Picking a Dog is Nothing To Sniff At!
Searching for your first dog is an exciting time! Finding your new best friend and forever pal is exhilarating. Day dreaming of afternoons in the park, playing in the yard and sharing adventures. It is going to be perfect! But there’s one thing you haven’t considered; what dog will work best for you? There are almost 200 registered breeds in the US and over 340 worldwide. That’s a LOT of pups! Not to mention, that’s just the purebreds; what about all those adorable mixed breeds? How do you choose?!
Fear not, future dog parent! When looking for a new dog, consider these factors.
Let’s start with the basics of appearance. What size do you want and what size environment will they live in? The place where your pet lives will be their entire world for the majority of the next 10 to 15 years. For example, having a St. Bernard sounds like great idea, except you only have one bedroom, no yard and one couch. Think about what spaces you will be sharing because sometimes, a smaller pet might be a better match. Big dogs are also going to eat more food than smaller ones. If you are tight on money, a smaller pooch might be a cheaper choice.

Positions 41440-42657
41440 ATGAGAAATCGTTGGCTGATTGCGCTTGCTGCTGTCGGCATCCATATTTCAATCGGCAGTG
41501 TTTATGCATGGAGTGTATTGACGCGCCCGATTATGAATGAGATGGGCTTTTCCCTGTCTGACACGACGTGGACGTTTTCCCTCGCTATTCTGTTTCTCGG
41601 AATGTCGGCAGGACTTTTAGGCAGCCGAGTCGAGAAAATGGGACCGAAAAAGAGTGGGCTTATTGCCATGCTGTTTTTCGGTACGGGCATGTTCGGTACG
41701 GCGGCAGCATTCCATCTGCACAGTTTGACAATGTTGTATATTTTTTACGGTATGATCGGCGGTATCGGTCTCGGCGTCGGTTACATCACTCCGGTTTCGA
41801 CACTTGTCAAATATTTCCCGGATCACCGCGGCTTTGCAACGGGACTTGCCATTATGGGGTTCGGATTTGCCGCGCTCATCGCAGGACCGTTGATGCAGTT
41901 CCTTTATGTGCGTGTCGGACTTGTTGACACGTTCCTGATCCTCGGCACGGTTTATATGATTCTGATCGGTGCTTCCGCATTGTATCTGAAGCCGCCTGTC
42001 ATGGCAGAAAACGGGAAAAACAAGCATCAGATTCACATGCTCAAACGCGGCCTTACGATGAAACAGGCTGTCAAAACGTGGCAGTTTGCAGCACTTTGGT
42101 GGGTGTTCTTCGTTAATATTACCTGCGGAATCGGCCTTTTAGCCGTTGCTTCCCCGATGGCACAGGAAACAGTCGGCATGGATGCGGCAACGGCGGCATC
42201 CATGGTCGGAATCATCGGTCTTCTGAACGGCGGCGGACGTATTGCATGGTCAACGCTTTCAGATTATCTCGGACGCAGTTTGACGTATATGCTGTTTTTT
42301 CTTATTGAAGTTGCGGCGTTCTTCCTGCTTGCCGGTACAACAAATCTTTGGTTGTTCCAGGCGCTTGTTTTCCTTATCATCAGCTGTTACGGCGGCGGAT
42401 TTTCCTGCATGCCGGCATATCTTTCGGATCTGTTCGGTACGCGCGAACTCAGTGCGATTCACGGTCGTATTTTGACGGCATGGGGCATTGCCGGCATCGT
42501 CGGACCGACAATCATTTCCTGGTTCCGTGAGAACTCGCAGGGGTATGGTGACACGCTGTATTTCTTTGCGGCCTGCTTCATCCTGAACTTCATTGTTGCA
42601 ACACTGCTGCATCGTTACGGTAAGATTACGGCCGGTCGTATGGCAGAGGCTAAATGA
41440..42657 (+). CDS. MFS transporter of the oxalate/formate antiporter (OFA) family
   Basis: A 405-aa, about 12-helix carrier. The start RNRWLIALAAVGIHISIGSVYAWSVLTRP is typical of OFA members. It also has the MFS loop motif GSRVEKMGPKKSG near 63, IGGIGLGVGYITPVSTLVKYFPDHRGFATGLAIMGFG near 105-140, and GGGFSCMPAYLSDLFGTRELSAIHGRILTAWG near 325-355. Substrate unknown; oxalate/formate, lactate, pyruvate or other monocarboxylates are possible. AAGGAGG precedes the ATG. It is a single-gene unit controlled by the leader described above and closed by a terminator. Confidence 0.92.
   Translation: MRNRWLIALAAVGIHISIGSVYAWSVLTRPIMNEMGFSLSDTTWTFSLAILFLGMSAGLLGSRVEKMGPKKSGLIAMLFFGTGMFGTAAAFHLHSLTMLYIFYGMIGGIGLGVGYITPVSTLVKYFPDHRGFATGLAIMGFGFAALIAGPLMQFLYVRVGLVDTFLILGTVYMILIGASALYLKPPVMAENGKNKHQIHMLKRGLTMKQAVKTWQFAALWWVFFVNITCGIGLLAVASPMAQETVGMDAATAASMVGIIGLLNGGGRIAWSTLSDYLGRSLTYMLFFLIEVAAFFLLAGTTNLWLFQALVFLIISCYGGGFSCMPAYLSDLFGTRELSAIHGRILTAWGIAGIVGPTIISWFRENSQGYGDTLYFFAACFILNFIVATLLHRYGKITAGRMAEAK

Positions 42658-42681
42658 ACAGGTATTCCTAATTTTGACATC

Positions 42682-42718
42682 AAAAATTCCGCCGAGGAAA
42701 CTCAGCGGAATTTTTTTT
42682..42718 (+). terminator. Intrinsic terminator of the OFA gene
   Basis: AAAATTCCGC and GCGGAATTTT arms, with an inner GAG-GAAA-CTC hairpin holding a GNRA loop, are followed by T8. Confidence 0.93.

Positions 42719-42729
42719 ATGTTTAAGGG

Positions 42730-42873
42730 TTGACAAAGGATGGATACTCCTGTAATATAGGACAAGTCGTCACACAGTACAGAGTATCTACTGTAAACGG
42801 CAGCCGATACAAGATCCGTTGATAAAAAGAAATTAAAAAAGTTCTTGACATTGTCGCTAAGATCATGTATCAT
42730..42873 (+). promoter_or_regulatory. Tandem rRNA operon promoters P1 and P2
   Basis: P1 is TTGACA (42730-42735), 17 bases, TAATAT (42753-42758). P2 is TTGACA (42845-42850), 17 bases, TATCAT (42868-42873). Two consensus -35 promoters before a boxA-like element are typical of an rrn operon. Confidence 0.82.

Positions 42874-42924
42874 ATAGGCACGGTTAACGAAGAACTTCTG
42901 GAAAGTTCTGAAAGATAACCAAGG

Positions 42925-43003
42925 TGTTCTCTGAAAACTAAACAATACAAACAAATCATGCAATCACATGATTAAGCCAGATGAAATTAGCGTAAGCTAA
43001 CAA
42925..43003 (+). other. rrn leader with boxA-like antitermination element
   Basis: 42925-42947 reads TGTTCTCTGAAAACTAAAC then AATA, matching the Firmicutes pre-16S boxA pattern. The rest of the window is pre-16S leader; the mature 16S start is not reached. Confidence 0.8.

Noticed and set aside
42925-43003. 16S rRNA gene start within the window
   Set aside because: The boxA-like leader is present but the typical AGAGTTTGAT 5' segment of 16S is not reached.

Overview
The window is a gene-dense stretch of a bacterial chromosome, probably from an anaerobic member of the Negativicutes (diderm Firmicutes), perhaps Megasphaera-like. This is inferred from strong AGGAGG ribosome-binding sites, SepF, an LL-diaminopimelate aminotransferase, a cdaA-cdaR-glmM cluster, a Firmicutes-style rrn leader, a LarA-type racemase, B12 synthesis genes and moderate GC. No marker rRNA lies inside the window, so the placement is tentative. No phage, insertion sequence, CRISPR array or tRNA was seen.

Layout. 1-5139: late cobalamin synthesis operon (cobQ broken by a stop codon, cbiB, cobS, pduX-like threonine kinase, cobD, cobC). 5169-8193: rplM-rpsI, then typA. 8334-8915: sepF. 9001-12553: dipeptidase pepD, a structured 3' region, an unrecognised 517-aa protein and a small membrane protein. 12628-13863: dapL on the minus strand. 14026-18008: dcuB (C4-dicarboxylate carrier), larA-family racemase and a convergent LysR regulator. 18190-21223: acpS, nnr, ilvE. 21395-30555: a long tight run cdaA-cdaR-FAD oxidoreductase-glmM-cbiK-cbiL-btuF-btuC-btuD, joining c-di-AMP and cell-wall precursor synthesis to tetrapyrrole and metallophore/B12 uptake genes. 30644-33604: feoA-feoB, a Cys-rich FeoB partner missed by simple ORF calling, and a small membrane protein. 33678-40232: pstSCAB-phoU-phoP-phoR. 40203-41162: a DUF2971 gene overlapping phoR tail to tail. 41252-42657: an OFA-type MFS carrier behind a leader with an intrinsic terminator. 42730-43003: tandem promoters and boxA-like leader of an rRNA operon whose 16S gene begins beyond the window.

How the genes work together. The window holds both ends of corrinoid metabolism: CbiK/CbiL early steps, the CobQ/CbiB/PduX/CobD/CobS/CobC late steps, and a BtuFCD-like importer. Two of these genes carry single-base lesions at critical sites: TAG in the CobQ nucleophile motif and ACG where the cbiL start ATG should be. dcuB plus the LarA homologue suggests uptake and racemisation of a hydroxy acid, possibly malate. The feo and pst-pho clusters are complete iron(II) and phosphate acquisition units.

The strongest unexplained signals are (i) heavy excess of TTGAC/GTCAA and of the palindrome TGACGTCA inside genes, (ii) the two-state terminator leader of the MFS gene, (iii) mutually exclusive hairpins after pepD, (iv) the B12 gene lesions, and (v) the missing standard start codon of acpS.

Finally, decide on who your dog will be spending time with. Is it only you and your pooch or are there other pets, roommates, kids, or strangers they will be encountering daily?
For example, a Bullmastiff might not be good for new parents because it accidentally could knock a child over. A Shih Tzu, while small, loves to be under foot and can trip seniors or children. The Akita and Chow are protective breeds, and might not react well to strangers. Some breeds, like the Golden Retriever, are notorious for being great with new people.
Every Dog Is Different
They will not react the same way to every situation, no matter what their breed and training is. Training and socialization are important for creating a good temperament. But as an owner you should always be aware of how your pet reacts to strangers, other animals and children. No matter the breed or age, training is imperative when your pet will be around other people and animals.
Mix It Up
We have mentioned several breeds that are great, but a purebred isn’t always an option. You don’t have to spend a lot of money to get a well behaved, calm pup. Tons of mixed breeds are perfect for single people and families alike. As someone with three adopted mixed breeds, I can assure you they will love you the same!
If you want to adopt, check out your local shelters and humane societies. You may decide that instead of a puppy, a senior dog might be a better fit. Most shelters have profiles on each of their pets and have a good idea of who might be right for you. If you are going to buy a purebred, make sure you do research on what you are buying and where you are buying it from. Another option is to check with rescues to see if they have any surrendered purebreds.
No matter the breed, mixed or pure, take time to carefully consider your lifestyle and how a pet may fit into it. Try taking this quiz from the American Kennel Club to find out what dog breeds might be best for you!
Looking for more information on picking a dog? Read more here: